Lakshmi Natarajan talks about the Zoo during the COVID19 crisis in an entertaining combination of prose and poetry.

What strange times we are currently living in! Challenging as it may be for us humans to come to terms with this new and indefinite reality, spare a thought for the animals around us, who must be finding it even more difficult to understand the current scenario.

Stories in social media range from deliriously happy dogs, over the moon to have their owners home 24/7, to annoyed cats, less than pleased at having to share their space with the constant presence of their owners (or ‘subjects’ as cats no doubt refer to us lowly humans).

There have also been cartoons galore. My two favourite dog ones portray one dog getting his own back by putting a dog cone around his owner’s neck to prevent the owner from touching his face, and another dog asking his owner to be a good boy at home as he himself heads out the door!

Photo of Lakshmi Natarajan


I have been volunteering at the Zürich Zoo since July 2006 and have been fortunate to work with around 60% of the Zoo’s inhabitants.

My duties involve working as an assistant to the Zookeepers. That, in essence means, preparing food and feeding the creatures we care for, and of course cleaning, cleaning, cleaning! My area of expertise is all things penguin.

In keeping with the federal regulations, the Zoo closed its doors to the public on March 14, 2020. The Zookeepers still go in everyday to feed their charges, but no volunteers are allowed for now.

It has been extremely peculiar for me to be in Zürich yet away from the Zoo for this long! I miss my critters and cannot help but wonder about what they must be feeling and thinking.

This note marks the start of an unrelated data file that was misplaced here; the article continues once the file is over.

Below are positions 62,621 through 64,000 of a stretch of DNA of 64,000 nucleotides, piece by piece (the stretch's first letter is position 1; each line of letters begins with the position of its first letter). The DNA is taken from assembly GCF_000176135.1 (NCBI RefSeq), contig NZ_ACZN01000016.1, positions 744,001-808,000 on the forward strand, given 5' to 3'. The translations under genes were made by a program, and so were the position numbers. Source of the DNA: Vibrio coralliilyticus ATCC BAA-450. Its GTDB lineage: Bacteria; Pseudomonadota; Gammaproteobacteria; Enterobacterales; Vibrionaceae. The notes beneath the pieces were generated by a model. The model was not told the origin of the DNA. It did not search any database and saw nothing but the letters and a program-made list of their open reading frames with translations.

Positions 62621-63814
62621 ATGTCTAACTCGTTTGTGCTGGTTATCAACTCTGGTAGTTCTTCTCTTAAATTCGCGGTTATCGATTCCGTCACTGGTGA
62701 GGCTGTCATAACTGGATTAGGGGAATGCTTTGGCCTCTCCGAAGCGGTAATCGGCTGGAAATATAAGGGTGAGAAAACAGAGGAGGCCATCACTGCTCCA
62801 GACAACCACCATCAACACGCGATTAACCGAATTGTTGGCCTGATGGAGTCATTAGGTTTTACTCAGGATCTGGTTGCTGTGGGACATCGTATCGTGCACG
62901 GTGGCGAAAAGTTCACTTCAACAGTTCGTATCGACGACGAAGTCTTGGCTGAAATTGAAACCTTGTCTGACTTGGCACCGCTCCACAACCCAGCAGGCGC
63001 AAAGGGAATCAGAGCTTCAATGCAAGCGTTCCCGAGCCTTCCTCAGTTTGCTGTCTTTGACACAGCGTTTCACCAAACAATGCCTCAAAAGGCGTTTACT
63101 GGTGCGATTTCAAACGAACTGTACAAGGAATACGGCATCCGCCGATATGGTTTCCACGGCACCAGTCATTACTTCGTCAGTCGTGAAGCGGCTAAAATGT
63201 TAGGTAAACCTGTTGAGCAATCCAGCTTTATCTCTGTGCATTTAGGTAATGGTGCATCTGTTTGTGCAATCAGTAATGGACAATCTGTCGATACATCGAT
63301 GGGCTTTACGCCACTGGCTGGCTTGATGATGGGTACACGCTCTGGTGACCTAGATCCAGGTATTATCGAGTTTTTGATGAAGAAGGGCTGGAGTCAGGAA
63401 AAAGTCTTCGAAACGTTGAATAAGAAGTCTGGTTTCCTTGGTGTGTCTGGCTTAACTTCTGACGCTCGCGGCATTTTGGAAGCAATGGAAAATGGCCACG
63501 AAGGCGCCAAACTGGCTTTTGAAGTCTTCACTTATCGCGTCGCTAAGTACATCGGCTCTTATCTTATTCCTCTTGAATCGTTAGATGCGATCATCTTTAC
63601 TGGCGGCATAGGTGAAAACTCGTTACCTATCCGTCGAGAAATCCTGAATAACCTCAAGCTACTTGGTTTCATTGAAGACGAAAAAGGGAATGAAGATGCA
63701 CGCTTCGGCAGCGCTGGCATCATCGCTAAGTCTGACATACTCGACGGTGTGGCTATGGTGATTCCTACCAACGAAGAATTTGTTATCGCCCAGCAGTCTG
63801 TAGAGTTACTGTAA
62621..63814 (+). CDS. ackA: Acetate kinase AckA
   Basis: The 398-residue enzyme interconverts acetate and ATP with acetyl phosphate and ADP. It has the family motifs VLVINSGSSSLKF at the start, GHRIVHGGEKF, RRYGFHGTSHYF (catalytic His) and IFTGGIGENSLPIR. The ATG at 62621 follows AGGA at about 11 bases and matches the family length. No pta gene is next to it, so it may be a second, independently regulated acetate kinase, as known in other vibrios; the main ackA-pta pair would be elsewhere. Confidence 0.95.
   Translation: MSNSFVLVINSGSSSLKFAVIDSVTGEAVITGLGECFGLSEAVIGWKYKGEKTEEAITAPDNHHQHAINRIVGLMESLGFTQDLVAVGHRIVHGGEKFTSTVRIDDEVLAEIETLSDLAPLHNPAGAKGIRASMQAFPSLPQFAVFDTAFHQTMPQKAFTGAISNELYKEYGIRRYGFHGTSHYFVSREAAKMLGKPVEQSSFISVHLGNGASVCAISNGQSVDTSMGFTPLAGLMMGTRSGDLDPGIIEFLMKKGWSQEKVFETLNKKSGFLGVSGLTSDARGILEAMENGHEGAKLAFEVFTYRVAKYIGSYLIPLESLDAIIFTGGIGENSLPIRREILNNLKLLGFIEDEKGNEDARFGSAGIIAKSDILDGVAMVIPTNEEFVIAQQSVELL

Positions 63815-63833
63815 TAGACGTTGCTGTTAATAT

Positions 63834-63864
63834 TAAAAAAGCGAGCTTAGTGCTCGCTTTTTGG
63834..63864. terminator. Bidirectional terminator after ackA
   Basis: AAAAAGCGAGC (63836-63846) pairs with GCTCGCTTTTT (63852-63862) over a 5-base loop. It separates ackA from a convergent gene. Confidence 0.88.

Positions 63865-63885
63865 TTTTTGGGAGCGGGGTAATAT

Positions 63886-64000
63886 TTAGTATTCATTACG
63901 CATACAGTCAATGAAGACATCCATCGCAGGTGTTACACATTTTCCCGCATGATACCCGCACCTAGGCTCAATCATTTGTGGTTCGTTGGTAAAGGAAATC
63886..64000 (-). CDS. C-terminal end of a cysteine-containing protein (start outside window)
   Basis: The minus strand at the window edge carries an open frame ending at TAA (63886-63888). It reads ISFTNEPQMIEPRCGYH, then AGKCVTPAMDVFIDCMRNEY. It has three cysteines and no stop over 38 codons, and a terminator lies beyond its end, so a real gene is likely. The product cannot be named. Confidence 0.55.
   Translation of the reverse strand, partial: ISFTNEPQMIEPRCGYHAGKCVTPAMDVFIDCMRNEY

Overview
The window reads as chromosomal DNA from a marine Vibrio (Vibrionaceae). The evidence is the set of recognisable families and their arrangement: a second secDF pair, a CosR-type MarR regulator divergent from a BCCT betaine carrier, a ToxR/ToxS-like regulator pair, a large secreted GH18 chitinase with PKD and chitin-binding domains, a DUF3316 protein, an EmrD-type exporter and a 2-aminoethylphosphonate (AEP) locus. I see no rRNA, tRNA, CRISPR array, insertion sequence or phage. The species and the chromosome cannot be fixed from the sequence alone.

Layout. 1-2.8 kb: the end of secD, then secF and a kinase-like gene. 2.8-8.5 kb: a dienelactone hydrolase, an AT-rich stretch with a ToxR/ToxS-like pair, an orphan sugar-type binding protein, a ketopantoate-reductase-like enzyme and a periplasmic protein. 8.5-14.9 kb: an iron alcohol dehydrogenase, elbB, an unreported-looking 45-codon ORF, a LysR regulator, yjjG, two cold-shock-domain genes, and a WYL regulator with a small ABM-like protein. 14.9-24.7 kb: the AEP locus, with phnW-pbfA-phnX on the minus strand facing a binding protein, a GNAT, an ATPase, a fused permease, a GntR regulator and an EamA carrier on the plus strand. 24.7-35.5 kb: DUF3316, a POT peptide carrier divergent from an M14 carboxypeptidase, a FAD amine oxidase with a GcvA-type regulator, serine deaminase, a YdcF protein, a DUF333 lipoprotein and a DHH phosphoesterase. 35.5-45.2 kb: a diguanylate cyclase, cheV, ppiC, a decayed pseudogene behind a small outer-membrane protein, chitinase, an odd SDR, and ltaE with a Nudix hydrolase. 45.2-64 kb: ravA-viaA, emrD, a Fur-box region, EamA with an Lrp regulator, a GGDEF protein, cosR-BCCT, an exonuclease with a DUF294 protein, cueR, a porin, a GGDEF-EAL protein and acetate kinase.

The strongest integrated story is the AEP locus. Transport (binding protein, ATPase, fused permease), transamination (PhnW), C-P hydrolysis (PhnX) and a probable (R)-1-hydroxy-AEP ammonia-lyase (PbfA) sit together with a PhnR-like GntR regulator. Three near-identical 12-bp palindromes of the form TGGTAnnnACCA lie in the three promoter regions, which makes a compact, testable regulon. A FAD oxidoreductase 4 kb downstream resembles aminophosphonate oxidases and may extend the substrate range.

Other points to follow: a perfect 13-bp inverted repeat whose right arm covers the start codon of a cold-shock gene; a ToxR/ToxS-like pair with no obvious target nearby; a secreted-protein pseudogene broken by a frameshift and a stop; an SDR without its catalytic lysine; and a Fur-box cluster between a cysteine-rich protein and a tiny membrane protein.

Here is my interpretation in verse.

“Where, oh where, is everybody?”, the puzzled gorillas cried.
“The visitors to the Zoo, you see, they kept us occupied.”
“We always used to target them from above with our pee and poo”,
Said the dejected red ruffed lemurs, who miss us visitors too.
“We are already semi-solitary”, said the wise orangutans.
“So be more like us, and limit contact with other humans.”

The camelids exclaimed, “We can be your measure of space!
“Between you and others an imaginary llama you should place.
Our keepers are happier than those of any other mammal.
Social distancing is really easy when they go out walking with a camel.”
The penguins reported, “We do not feel our days are really any duller.
‘Tho when the Indian volunteer worked here, those fish buckets did look fuller!”

The new African Savannah inhabitants were bound to be confused.
“We expected hordes of visitors to see and admire us”, they mused.
“We passed our own quarantine in time for the grand unveiling,
Only now the humans have their own quarantine protocol prevailing!”
“We really hope we see you all soon”, echoed throughout the Zoo.
“Until then, stay safe, stay home, and remember to wash your hands too!”

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